University chancellor talks tough against proposed cuts

Not only will the state’s higher education system not accept the 36 percent budget cut proposed by Gov. Jim Gibbons, it won’t accept any cuts, the chancellor told a crowd of hundreds Monday night.

“We’re not in the compromising business. We’re not in the negotiating business,” Chancellor Jim Rogers said.

More than 500 people crowded into a University of Nevada, Las Vegas ballroom Monday night for a town hall meeting about the proposed budget cuts.

Gibbons, responding to a downturn in revenues, proposed cuts across state government earlier this month. Higher education would bear the brunt of the cuts.

But Rogers and others, including the presidents of four Southern Nevada institutions and the chairman of the system’s governing board, said higher education is already underfunded.

“It is not a proposal that makes any sense,” UNLV President David Ashley said. “I basically reject it as a starting point.”

He urged those present to pressure legislators.

College of Southern Nevada President Michael Richards said the governor’s budget would provide enough money to educate just 12,000 of its full-time students.

The school is the largest in the state, with about 42,000 students. Many are part-timers, and CSN teaches the equivalent of about 21,000 full-time students.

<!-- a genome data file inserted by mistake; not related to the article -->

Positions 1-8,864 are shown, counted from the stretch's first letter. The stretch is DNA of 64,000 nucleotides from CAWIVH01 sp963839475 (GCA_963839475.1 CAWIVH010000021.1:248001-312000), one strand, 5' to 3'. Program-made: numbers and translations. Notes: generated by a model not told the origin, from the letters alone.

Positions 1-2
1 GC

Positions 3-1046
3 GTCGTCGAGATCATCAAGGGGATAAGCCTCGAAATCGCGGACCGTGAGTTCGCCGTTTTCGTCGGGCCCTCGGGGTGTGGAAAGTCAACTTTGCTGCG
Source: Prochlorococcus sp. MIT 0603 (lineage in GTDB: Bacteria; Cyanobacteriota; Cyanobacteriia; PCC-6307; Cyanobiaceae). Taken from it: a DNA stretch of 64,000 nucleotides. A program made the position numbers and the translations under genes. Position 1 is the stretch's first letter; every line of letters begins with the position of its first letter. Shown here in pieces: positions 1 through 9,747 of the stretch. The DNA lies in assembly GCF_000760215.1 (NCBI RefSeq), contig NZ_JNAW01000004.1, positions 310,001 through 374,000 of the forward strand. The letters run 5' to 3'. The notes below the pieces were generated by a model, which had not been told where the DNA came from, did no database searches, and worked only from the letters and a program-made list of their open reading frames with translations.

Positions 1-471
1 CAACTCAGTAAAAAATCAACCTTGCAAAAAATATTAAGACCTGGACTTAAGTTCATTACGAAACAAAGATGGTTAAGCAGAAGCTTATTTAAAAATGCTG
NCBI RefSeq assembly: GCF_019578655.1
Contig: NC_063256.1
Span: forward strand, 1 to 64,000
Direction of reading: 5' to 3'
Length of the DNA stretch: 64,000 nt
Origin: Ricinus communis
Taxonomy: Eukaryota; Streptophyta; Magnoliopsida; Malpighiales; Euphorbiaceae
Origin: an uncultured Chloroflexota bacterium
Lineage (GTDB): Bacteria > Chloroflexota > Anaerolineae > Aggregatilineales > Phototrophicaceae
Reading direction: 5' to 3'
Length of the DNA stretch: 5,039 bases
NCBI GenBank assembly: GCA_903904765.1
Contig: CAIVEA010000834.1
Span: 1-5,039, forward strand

Questions from the crowd touched on a proposed 6 percent salary reduction for state workers and how to fix the tax structure in a state long-acknowledged as too dependent on sales and gaming taxes.

Patricia Moore, who said she was a nurse at University Medical Center, expressed concern about how the system will educate more nurses.

Rogers told her that getting into specifics such as which programs might be cut did not matter. Gibbons’ cuts are so large, he said, they would destroy the entire system.

UNLV student Chris Belcher said his graduation has twice been put off by budget cuts because classes he needs to graduate have been canceled.

“If they don’t stop these budget cuts,” he said, “I will have no hope.”

Contact reporter Richard Lake at rlake@reviewjournal.com or 702-383-0307.

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